Vice-Chancellor Professor Alex Zelinsky is defending management’s financial practices, after it was revealed earlier this week, the University of Newcastle reported a $185 million surplus in its 2021 budget.
The National Tertiary Education Union has slammed the findings, arguing it’s proof the University’s financial situation wasn’t as poor as made out to be through the pandemic.
The University cited concern over salaries and operating costs as a major trigger for a restructure, which saw 150 staff members lose their jobs and numerous courses slashed or merged.
But Prof Zelinsky has countered the claims, saying most of the cash is derived from the valuation of shares from an investment in IDP Education made 20 years ago, or other unrealised investments.
He says the union’s claims are incorrect, and under the surface, the surplus is much smaller.
“These gains and losses and surpluses only matter when you actually sell your assets or liquidate the assets,” he said.
“We keep our assets there for the long-term purposes of the University, which is paying for refurbishment of buildings and creating teaching and learning spaces for our students.”
It’s understood, the University will sell those shares at a best possible time, on the advice of experts.
Prof Zelinsky says the money is set aside for infrastructure costs, such as when the asbestos-ridden Hunter Building was closed down.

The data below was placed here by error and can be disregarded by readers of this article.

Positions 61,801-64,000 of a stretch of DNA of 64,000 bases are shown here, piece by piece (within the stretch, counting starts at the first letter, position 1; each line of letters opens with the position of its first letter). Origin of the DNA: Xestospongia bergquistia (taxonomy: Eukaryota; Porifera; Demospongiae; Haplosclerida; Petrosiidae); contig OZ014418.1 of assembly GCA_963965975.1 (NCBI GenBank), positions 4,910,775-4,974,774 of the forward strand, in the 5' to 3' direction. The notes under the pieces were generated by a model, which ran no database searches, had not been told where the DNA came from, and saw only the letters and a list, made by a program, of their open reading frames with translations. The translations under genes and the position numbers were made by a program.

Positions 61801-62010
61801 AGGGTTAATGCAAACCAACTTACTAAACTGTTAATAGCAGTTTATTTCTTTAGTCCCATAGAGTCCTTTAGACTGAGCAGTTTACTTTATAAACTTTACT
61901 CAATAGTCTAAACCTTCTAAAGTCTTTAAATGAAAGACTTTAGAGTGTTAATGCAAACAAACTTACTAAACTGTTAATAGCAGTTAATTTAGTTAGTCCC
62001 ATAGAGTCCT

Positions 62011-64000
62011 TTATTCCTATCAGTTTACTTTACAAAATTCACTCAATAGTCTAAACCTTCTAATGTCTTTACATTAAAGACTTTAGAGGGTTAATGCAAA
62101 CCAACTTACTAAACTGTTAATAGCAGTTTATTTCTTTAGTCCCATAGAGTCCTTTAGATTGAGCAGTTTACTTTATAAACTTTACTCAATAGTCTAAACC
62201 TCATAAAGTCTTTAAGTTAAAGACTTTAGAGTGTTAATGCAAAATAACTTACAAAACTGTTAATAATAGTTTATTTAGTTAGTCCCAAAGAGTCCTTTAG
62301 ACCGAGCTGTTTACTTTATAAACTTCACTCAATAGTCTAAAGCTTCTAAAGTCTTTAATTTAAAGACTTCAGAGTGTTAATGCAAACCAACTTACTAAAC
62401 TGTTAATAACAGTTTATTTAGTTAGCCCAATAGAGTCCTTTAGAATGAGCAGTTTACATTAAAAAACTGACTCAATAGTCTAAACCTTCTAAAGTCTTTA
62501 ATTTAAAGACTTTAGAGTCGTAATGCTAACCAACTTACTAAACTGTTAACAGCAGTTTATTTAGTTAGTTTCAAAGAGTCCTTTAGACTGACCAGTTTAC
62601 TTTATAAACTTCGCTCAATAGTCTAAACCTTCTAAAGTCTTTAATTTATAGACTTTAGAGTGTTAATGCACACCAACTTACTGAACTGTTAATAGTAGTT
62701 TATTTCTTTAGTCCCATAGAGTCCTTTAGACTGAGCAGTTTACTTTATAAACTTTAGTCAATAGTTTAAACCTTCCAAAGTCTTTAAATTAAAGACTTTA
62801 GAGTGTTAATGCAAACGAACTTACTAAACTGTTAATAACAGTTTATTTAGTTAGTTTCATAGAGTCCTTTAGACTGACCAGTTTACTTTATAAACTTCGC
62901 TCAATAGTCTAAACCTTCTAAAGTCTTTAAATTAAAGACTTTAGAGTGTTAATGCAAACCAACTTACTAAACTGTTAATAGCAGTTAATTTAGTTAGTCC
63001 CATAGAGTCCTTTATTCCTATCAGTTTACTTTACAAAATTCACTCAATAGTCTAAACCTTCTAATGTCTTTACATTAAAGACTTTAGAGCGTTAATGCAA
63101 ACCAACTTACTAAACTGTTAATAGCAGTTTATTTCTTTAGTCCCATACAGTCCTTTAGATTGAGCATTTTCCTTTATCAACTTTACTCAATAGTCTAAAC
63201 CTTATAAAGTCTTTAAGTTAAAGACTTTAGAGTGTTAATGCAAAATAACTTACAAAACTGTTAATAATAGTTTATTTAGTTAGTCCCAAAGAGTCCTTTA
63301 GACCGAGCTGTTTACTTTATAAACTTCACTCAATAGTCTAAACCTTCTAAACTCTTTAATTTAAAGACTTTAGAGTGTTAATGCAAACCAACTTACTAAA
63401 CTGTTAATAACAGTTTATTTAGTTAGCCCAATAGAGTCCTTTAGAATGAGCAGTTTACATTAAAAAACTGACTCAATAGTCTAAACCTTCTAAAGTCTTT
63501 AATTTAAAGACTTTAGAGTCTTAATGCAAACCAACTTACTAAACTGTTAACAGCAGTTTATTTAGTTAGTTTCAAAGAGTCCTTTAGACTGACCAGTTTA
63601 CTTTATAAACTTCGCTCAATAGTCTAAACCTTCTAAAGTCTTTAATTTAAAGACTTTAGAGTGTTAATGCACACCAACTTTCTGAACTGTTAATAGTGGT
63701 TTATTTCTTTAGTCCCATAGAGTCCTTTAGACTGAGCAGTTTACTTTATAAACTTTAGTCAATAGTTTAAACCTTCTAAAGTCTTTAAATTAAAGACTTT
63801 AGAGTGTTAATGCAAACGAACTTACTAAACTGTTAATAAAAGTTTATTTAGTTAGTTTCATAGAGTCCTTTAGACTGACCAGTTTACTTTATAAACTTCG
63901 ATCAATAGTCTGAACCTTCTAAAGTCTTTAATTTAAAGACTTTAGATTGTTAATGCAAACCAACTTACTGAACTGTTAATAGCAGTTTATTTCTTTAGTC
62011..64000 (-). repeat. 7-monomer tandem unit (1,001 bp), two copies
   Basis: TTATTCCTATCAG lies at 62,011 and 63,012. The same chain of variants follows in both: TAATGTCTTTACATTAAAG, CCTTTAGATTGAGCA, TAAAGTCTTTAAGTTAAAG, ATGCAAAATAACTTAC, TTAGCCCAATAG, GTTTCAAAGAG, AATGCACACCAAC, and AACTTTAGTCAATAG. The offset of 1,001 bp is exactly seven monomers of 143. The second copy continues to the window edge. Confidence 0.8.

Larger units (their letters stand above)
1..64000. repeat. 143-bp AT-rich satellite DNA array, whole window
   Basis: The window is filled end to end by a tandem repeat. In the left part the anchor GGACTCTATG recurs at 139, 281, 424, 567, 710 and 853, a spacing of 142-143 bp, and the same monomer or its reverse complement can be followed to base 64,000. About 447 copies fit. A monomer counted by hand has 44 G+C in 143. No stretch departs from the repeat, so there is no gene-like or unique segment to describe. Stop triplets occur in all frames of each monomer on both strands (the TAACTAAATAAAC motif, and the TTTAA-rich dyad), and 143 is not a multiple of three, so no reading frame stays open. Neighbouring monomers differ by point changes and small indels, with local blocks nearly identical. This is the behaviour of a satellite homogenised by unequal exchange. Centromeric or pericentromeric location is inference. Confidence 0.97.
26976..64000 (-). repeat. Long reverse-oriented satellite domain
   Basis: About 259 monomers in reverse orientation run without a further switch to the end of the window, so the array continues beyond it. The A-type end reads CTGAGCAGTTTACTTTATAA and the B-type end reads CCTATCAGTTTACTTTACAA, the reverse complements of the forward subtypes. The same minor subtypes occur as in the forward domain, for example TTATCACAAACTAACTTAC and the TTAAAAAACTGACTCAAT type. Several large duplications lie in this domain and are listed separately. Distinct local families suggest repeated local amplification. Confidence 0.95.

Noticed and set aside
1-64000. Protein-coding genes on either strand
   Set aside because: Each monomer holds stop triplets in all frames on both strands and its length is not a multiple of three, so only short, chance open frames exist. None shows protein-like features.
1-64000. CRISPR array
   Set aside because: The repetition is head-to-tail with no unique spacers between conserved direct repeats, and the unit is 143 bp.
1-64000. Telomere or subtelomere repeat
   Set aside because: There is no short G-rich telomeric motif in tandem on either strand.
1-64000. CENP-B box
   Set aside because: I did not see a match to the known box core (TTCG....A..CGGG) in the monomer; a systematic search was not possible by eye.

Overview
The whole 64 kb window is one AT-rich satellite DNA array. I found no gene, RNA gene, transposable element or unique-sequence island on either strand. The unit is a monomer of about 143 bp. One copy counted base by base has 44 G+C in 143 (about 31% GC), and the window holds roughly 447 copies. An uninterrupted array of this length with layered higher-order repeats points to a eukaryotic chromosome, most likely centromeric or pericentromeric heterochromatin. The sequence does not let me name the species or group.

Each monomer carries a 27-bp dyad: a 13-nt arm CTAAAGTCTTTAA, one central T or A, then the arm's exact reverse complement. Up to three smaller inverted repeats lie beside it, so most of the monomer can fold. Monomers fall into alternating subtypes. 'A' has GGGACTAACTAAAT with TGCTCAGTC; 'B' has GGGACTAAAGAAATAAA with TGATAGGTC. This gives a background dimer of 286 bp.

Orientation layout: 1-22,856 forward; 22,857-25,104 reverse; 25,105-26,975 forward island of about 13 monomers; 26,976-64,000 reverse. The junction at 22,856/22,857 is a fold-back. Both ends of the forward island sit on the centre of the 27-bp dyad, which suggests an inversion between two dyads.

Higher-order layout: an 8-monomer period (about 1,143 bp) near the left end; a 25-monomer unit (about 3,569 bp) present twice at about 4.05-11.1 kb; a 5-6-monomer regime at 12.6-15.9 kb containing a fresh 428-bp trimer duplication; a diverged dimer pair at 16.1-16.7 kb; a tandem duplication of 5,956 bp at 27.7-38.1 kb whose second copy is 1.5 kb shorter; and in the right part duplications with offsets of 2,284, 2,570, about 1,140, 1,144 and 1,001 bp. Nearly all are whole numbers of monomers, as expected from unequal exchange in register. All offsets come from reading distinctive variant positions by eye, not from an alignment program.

“To replace that building, it would cost the University $150 million,” he said.
“We can’t afford that, so what we’ve done is we’ve refurbished other spaces and we’ll have to demolish the Hunter Building.
“No one pays for that – that’s what surpluses pay for. Surpluses are not there to pay for salaries, because they’re only one-offs. Salary rise goes year on year.”
But the union maintains, however, the University needs to invest in its teaching body ahead of infrastructure, with concern there won’t be appropriate staff to fill new or existing classrooms.
The union is currently engaged in enterprise bargaining, with some hope the budget figures will swing the discussion in its favour.
Prof Zelinsky says he’s always in favour of a pay rise for staff, but the University needs to think about its bottom line.
“It’s been a very hard time for the University to attract international students because of COVID,” Prof Zelinsky said.
“It’s now starting to come back, and if it does come back and our revenue starts to grow, of course we could afford pay rises.
“But they have to be sustainable – the University cannot go forward budgeting on losses and using its balance sheet to pay for them.”